In case anyone missed the point, the article stated explicitly: ‘‘so far as those who attack us with the arguments discussed above are concerned, they are not even traitors; we never trusted them. They are part of the enemy.’’ By this definition, anyone who criticizes the ANC or the Freedom Charter (including militants who spent years in jail for anti-apartheid activities) is automatically ‘‘part of the enemy.’’ In the present circumstances this amounts to calling for their execution.

The ANC’s ferocious hostility, both physical and rhetorical, toward its ‘‘workerist’’ critics echoes the anti-Trotskyist campaign of the Stalin apparatus in the 1930s. Once a political organization begins to employ violence as a substitute for political debate in its struggle for mass influence, it is only a matter of time before such techniques are used against internal dissidents as well. Former members of Umkhonto We Sizwe (Spear of the Nation), the ANC’s military arm, have alleged just that. In the 1980s, hundreds of ANC members in Angola were reportedly detained and tortured for criticizing the leadership, and many were killed. Conditions at one detention camp were reportedly so horrible that the mere threat of re-detention drove some former prisoners to suicide (Sunday Correspondent, London, 8 April 1990). Nelson Mandela has publicly acknowledged and condemned ANC torture of its own members (San Francisco Examiner, 15 April 1990). But ANC dissidents have alleged that the abuse goes on (New York Times, 25 April 1990).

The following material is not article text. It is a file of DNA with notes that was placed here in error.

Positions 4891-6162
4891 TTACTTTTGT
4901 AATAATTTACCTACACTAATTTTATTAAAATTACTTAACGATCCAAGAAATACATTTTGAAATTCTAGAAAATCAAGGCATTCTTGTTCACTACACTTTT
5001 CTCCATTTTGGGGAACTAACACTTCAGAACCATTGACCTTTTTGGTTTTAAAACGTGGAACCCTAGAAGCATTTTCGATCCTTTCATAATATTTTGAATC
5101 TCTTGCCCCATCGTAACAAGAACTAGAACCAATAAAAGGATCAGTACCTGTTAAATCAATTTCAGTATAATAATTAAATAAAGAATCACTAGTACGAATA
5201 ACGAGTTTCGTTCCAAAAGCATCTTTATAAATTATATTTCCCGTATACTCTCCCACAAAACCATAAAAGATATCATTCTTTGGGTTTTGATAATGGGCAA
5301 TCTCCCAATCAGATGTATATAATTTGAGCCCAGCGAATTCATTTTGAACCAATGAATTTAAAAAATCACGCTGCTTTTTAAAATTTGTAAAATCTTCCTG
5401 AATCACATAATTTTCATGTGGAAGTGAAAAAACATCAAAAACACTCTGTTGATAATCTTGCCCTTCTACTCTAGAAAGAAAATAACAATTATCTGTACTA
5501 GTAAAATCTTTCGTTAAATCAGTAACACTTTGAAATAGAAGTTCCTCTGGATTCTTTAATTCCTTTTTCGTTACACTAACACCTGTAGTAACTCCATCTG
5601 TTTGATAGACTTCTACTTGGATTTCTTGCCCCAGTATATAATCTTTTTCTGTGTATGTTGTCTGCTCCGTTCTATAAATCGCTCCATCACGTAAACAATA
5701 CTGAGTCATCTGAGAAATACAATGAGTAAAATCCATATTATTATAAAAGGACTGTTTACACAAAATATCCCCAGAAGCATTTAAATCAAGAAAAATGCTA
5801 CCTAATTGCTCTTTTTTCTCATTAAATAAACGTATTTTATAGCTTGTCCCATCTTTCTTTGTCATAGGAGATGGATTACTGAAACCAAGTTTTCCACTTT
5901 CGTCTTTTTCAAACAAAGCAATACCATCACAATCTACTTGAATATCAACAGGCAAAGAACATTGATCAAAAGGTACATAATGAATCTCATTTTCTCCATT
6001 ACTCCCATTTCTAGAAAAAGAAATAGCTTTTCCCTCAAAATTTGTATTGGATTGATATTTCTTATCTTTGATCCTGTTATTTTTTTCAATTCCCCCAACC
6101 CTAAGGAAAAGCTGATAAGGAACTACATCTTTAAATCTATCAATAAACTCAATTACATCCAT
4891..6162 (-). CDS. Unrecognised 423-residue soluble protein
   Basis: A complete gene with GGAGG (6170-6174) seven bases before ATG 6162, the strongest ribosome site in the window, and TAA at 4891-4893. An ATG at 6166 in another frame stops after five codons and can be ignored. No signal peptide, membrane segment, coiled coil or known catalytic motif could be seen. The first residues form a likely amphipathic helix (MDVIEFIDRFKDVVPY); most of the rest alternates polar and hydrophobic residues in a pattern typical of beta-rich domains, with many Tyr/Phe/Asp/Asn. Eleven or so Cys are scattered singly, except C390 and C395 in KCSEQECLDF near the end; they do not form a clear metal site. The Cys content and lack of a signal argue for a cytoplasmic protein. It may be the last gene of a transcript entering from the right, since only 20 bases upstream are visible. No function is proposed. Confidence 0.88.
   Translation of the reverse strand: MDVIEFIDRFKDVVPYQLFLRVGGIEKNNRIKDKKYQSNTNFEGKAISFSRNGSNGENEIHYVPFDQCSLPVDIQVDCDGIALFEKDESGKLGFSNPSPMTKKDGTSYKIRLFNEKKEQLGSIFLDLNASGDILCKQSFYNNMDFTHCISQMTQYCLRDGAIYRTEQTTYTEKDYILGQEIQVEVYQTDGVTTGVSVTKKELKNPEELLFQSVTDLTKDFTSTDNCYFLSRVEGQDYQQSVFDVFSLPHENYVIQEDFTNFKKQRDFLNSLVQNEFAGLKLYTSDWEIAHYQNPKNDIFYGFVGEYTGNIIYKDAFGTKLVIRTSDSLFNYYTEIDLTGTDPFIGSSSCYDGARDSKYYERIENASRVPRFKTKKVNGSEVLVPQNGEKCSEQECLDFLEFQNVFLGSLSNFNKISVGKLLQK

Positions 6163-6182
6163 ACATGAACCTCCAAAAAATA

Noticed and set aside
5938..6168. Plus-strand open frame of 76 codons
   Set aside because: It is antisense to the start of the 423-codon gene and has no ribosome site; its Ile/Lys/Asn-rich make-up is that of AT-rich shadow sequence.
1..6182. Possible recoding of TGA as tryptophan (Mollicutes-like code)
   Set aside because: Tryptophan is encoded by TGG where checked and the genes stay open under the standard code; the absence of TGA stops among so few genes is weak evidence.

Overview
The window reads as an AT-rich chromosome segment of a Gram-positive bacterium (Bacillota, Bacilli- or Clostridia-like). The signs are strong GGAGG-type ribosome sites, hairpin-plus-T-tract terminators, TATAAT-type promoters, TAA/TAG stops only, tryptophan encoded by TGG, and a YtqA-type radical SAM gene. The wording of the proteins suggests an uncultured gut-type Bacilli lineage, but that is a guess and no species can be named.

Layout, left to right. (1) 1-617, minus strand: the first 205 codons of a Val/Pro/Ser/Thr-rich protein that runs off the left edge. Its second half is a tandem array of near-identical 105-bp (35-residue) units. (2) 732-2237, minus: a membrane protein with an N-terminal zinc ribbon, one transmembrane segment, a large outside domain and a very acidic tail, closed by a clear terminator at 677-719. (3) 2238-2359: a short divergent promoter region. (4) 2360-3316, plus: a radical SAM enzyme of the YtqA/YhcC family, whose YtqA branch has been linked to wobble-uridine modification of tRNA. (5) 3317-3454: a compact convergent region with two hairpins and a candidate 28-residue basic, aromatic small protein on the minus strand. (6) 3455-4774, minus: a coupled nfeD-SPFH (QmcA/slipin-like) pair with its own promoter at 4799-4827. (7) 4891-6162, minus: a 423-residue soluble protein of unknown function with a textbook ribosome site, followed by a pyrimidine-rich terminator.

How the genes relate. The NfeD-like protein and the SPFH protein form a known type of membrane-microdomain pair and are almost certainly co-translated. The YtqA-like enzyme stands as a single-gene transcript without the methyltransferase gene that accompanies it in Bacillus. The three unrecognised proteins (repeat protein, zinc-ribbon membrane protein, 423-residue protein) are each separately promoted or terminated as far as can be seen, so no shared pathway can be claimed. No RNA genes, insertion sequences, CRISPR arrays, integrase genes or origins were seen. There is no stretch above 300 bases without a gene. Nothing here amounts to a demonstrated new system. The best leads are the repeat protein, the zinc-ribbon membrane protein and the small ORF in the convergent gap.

ANC’s Struggle for Hegemony in the Unions

The ANC/UDF/SACP’s Stalinist tactics also extended to the trade-union movement. The independent black unions, which emerged in the early 1980s as the most powerful force in South Africa opposing apartheid were, on the whole, significantly to the left of the ANC. ANC supporters initially denounced the independent unions for registering legally with the state, but this criticism was soon refuted by the unions’ success in defending the workers and extracting concessions from the state. The growth of these mass working-class organizations, and particularly the existence within them of explicitly pro-socialist tendencies, challenged the ANC’s claim to be the sole authentic representative of the anti-apartheid movement, and at least implicitly challenged its whole popular-frontist strategic frame-work.